My greatest accomplishment in life has been birthing two children. Two small human beings to nurture, teach, protect and let find their wings.  My son always needed reassurance that he would be OK, that he was a good boy, that I loved him. My daughter is strong willed and determined. She just knew all those things from a very young age. I knew she would succeed and I didn't worry as much about her. My son was another story. I worried about him constantly. Two children from the same parents and so different. My two stepson's are the same way. It's a mystery I will never understand and when I speak with other parents they experience the very same thing.

Some days I beat myself over the head wondering if I would just have given Ben more of what he needed would he have been better able to cope with the challenges he faced. He was smart. He had an incredible memory. He was kind and compassionate. And in spite of all these things he was tormented. He lived for 24 years with me as his mother and I feel privileged for such an honor. I will always be his mother and he will always be one of my most amazing accomplishments.

My daughter Keri is smart, beautiful, compassionate and kind. She is a treasure and sometimes I am amazed I am her mother. She has faced her challenges and moved forward choosing to see the glass half full instead of half empty. I see her now choosing happiness and working on living her best life. I could not ask for anything more for her. She is my second greatest accomplishment.

How often do we move through our days grudgingly. Looking at life as a challenge instead of a gift. I felt that way for almost three years while working through the suicide of my son and my own depression. If you are feeling that way just hold on, eventually it will pass. And someday you will be able to look back and see just how amazing your life is too.

If you know someone who would benefit from my blog please share it with them.

Tuesday, September 28, 2010

Has your faith been tested?

I believe we all are on our own path.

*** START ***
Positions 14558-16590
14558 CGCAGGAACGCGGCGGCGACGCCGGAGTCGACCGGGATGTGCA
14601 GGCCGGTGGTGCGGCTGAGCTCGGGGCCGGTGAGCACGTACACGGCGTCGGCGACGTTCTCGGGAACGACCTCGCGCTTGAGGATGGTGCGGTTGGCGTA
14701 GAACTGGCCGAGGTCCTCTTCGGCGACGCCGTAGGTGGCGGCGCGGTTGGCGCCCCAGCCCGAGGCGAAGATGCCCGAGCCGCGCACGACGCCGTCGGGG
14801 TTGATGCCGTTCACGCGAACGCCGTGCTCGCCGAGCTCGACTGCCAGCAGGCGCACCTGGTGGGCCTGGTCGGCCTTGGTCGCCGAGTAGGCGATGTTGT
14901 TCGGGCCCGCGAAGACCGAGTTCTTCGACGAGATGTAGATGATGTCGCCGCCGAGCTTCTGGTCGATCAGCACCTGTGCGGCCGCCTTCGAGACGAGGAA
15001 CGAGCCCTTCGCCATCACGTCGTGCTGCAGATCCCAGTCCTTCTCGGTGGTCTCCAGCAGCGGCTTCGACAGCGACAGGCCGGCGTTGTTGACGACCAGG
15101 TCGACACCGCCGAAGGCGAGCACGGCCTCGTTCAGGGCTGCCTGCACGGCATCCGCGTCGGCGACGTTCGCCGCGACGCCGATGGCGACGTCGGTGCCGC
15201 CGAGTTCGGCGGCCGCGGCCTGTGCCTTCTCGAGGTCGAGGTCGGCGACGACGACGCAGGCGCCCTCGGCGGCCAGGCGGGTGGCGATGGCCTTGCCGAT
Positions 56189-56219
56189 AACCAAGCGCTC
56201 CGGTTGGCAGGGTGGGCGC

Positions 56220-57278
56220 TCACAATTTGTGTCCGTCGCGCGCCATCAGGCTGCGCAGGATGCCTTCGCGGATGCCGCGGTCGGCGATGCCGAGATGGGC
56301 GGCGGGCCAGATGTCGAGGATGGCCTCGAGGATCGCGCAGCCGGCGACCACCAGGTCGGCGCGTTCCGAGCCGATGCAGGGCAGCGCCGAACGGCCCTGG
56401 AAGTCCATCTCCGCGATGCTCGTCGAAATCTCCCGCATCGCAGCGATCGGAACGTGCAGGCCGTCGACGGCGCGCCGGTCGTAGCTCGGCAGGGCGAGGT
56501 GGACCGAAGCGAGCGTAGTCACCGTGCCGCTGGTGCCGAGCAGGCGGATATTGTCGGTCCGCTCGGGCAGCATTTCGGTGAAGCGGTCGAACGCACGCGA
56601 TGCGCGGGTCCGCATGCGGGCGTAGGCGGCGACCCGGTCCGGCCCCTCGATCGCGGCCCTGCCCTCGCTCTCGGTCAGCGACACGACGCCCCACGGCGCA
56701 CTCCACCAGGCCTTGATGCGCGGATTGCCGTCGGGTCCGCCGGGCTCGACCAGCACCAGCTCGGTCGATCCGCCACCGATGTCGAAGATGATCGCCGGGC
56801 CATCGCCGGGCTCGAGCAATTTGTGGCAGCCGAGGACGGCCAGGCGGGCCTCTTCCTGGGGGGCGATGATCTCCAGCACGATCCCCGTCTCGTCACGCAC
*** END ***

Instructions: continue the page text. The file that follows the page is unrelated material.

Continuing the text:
And that God has a plan, but for each of us it is different.
And how we intersect with each other is a part of God's plan.
I believe we all have a purpose.
And that losing our loved ones can bring us to a greater purpose.
And the sorrow, the joy, the pain and the love will lead us to that purpose.
And that God will guide us in finding our new purpose.
I believe...

This video moved me and I wanted to share it with all of you.   
Watch it and then tell me what you believe.


Wednesday, September 22, 2010

too busy to notice!

 Autumn leaves in GekÅ«Image via Wikipedia
As the anniversary of Ben's death comes close, I find myself so busy I don't know which way to turn. JB Dollar, my job that pays some of the bills has just introduced two new products and wow is it ever exciting. Hat's need to be sent out to three locations, listed on Etsy and E-bay. Orders for crochet items need to be made. Halloween jewelry and OMG the list goes on and on. I wonder If God is giving me all of this so I can focus on other things. Today on the way home from the craft store (looking for Halloween charms for the jewelry) I started thinking about Ben and how much he loved Halloween. I cried.  It was the one holiday his dad was into and we all enjoyed it together. I loved making his and Keri's costumes. My favorite was the year Keri was Tinker Bell and he was a pirate, AKA Captain Hook. Keri had a store bought costume but we made Ben's and it was cool. Another year he was a the hunchback of Notre Dame. Of course, when he was little he was Batman and Superman. Keri was bat girl one year. Never any clowns. We didn't like clowns. Even as an adult Ben was scared of clowns. Makes me laugh thinking about it but every time I see a clown it reminds me of him. And sometimes I laugh and cry at the same time.